From the evolution of the travel agent to travel into space
Sabre Corporation, a technology provider to the global travel industry, hosted over 500 members of the APAC travel industry at its first Asia Pacific Travel Technology Exchange conference last week to
Sabre Corporation, a technology provider to the global travel industry, hosted over 500 members of the APAC travel industry at its first Asia Pacific Travel Technology Exchange conference last week to learn about new technologies and trends making waves in the industry.
Sean Menke, president of Sabre Travel Network, shared an update on the Travel Network business strategy including the three priorities underpinning Sabre’s new product development to meet agency and supplier needs. These focus areas include using business intelligence to optimise customer performance, driving more personalisation for travellers and merchandising options for suppliers, and, for agents, automation and efficiency solutions to reduce costs.
Wade Jones, senior vice president of marketing and strategy for Sabre Travel Network, talked about how the business has evolved from being just a GDS to become a rich, multi-layered, modern platform company. By architecting a more powerful platform that’s compatible with additional enhanced services and applications, Sabre is leveraging beyond the traditional GDS.
“The traveler ecosystem has grown and diversified, and our Travel Network team has built an upgraded technology platform that’s modelled on this,” commented Wade. “At the heart of this platform sits the GDS. That core technology is still critically important. But now, if you look from top to bottom you also see Sabre supporting endpoints like mobile, new User Interfaces for agents and application services across our offerings – all resting on powerful shared platform services. In a nutshell, Sabre has created a modern, value-creation platform that’s driving the traveller ecosystem.”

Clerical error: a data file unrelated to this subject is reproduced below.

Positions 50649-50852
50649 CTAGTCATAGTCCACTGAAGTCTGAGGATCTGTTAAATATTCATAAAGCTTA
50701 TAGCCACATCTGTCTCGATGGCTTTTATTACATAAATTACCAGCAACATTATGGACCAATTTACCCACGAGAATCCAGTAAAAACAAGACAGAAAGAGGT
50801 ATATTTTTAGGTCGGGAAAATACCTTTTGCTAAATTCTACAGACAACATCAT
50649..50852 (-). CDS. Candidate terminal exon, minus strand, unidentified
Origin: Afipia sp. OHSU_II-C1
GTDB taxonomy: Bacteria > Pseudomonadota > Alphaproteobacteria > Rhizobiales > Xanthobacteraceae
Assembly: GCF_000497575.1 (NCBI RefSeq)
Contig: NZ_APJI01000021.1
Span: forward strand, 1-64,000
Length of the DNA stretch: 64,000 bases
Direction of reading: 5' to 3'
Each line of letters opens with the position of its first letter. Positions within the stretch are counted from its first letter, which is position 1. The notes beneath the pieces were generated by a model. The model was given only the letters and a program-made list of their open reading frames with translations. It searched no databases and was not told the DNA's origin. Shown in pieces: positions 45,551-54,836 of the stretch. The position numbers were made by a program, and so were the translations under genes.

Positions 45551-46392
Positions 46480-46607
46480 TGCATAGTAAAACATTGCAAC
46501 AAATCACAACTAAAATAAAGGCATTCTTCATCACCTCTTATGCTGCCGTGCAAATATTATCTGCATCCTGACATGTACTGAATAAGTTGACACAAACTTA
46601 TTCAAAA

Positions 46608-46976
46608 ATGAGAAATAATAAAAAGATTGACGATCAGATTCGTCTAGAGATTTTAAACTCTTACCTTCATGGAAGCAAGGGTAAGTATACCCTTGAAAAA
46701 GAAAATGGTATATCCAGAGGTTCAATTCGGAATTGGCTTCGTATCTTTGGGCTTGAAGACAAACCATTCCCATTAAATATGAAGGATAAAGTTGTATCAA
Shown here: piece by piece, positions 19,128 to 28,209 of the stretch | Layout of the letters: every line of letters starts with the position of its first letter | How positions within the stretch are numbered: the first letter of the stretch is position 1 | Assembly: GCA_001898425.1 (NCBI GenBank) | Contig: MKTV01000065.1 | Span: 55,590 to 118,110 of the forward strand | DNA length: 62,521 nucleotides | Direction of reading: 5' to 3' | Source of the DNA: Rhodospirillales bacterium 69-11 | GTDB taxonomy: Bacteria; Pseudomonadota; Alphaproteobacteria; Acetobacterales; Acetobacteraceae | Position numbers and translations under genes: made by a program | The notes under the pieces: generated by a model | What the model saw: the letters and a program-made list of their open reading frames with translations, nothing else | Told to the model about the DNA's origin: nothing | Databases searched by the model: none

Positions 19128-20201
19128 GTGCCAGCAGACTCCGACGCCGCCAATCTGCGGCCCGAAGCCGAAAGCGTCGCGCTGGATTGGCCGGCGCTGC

“If you look at what’s possible out there today, you find an entire ecosystem of options, services, applications, channels and data streams available to travellers. And whether you’re a supplier, agency, an OTA or us, at Sabre, this trend can’t be ignored. And we don’t want to ignore it. We intend to become a vital, exciting, part of it.” – Wade Jones, senior vice president of marketing and strategy for Sabre Travel Network.
Roshan Mendis, senior vice president of Sabre Travel Network Asia Pacific, took a look at the key milestones marking the evolution of the travel industry. From the appointment of Cox & Kings in 1759, as general agents to the regiment of Foot Guards in India, to the opening of air travel in the 1920s and take-off of package tours during the 50s post-war boom, he noted that the industry has a long history of change, and it continues to evolve at pace.
“Today the travel industry is on the cusp of a major technological boom. From driverless cars to virtual reality, smart watches, social media and messaging apps, the impact technology will have on travel in the next decade is going to be huge. TTX is a platform to share an update on these developments. But new technologies are only powerful if they are relevant. To be truly relevant we have to understand the changing drivers influencing travel – historically, now and in the future,” commented Roshan.
Looking further forward, John Samuel, senior vice president of design at Sabre, discussed the emerging technologies that Sabre is exploring for the travel industry. Notably he spoke about the potential unlocked value of Messaging Apps for the industry. Since 2015 the number of active users recorded on messaging apps has surpassed the number of active users on social networks. Sabre is exploring the opportunities around adopting conversational interfaces for travel.
“The travel industry, more than others, is well-poised for the uptake of messaging apps to automate components of the travel chain – from shopping and booking, and merchandising, to service and support. The key to a successful adoption will be creating the right mix of automation and human interaction. We are in an industry which has a wealth of human knowledge, and this directly complements the use of listening and answering engines embedded within a messaging platform for travel. Many of the repetitive tasks and questions can be done by chatbots, but at any time the model can’t answer it can hand back to humans for support. The result for travel consultants is more time to provide an enhanced service to customers and, ultimately, the ability to sell more,” concluded John.
A special address from Alex Tang, Asia Pacific Managing Director of commercial space travel company XCOR, added another dimension to the exchange. Alex took to the stage with the science behind space travel, observing the evolution this growing industry has seen in the last few years as it becomes more accessible, and affordable.
During the three day conference over 500 delegates from 26 countries spent a collective 10,000 hours talking about travel and technology. Roshan concluded that the first Asia Pacific TTX is all about the exchange: “that’s how we make sure our business keeps evolving in a truly relevant way. If we know our customers inside out, and we really understand their opportunities, we can develop technologies that truly enhance their business.”